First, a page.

Another Utah state park earns distinction as a top place to see the stars

(Courtesy Bettymaya Foott) A star part at Steinaker State Park in September 2017.

Another Utah state park has earned an International Dark Sky Association designation.

Steinaker Reservoir near Vernal received the honor and will celebrate that status sometime this spring.

It joins Antelope Island, Goblin Valley and Dead Horse Point state parks with a Dark Sky designation. Utah State Park officials said there are a dozen more parks in various stages of the application process.

Steinaker park staff took measurements of the quality of the night sky over the course of a year. Rangers held star parties and changed bulbs and fixtures to enhance views of the stars.

(Courtesy Tom Howells) The Milky Way over Steinaker State Park in August 2017.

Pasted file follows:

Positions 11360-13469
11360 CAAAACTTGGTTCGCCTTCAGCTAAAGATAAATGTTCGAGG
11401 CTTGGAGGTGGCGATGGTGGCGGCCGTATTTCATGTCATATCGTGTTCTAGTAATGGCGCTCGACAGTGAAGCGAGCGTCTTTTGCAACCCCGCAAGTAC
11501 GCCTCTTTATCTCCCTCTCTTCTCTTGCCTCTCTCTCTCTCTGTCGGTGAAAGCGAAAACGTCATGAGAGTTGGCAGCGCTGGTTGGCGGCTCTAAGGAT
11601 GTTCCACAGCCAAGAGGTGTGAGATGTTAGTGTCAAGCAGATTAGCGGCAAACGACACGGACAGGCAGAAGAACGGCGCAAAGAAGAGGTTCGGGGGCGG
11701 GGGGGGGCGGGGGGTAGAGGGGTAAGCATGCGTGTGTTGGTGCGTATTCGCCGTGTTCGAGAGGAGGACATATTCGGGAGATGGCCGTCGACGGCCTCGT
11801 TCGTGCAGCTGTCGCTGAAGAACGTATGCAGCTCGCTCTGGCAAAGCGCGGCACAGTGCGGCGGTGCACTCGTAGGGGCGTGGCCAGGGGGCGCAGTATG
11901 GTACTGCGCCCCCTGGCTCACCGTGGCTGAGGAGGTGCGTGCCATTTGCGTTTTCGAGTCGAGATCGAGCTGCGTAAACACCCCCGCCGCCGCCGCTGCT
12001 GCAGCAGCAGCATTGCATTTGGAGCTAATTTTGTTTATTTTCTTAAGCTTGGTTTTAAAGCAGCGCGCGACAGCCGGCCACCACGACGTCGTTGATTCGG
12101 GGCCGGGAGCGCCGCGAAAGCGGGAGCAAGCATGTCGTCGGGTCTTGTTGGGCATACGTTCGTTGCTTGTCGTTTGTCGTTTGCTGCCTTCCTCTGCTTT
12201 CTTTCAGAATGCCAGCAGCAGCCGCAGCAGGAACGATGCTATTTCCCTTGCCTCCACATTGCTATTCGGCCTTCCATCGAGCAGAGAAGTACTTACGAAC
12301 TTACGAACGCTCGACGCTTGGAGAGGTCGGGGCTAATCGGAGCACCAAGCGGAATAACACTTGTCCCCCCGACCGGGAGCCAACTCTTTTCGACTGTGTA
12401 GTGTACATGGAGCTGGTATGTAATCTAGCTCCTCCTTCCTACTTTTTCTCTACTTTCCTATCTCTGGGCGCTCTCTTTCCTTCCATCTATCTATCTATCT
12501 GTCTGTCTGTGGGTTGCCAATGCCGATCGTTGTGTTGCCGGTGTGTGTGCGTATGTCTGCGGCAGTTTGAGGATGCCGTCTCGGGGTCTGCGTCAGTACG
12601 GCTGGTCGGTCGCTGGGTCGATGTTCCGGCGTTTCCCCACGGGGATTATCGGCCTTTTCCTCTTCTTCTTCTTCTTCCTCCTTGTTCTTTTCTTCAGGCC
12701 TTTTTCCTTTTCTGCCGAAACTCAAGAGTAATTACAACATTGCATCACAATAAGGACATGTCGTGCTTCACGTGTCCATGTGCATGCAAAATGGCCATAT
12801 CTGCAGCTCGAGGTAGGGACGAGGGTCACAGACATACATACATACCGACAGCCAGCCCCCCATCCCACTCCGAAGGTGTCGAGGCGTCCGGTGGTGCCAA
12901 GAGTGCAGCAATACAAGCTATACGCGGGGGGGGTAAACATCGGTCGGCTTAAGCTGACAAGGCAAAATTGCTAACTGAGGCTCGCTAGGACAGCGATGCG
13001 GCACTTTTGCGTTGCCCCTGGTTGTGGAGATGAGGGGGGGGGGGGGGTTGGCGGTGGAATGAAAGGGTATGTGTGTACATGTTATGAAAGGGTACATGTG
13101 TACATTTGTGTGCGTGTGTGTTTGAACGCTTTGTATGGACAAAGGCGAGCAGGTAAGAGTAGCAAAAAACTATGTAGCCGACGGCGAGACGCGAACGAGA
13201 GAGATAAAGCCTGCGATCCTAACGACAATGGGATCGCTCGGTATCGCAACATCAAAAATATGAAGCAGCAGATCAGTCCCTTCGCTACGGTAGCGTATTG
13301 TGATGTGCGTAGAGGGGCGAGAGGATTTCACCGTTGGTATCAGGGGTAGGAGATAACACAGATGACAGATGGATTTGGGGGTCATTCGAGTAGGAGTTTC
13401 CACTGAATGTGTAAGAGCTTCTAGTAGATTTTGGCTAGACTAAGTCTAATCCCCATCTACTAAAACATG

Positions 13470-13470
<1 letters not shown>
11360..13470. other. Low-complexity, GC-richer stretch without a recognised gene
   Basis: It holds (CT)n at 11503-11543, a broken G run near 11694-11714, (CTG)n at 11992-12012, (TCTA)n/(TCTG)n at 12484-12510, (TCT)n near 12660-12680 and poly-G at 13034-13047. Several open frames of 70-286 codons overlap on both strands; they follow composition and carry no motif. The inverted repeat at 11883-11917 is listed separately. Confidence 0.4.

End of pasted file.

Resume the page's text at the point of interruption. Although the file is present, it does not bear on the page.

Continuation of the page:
“Having internationally recognized dark skies bolsters our ability to attract more visitors and offer more night programming, which results in more people enjoying our parks at more times of the day,” said Fred Hayes, Utah State Parks director.

With the announcement for Steinaker State Park, “Utah retains and expands its impressive lead among U.S. states in terms of the number of places whose night skies are under meaningful stewardship,” said Scott Feieraband, International Dark Sky Association executive director. “Steinaker’s proactive strategies to conserve natural nighttime darkness in the park ensure that Utahns of today and tomorrow continue to have access to this precious and increasingly threatened resource.”

(Courtesy Tom Howells) The Milky Way over Steinaker State Park in October 2017.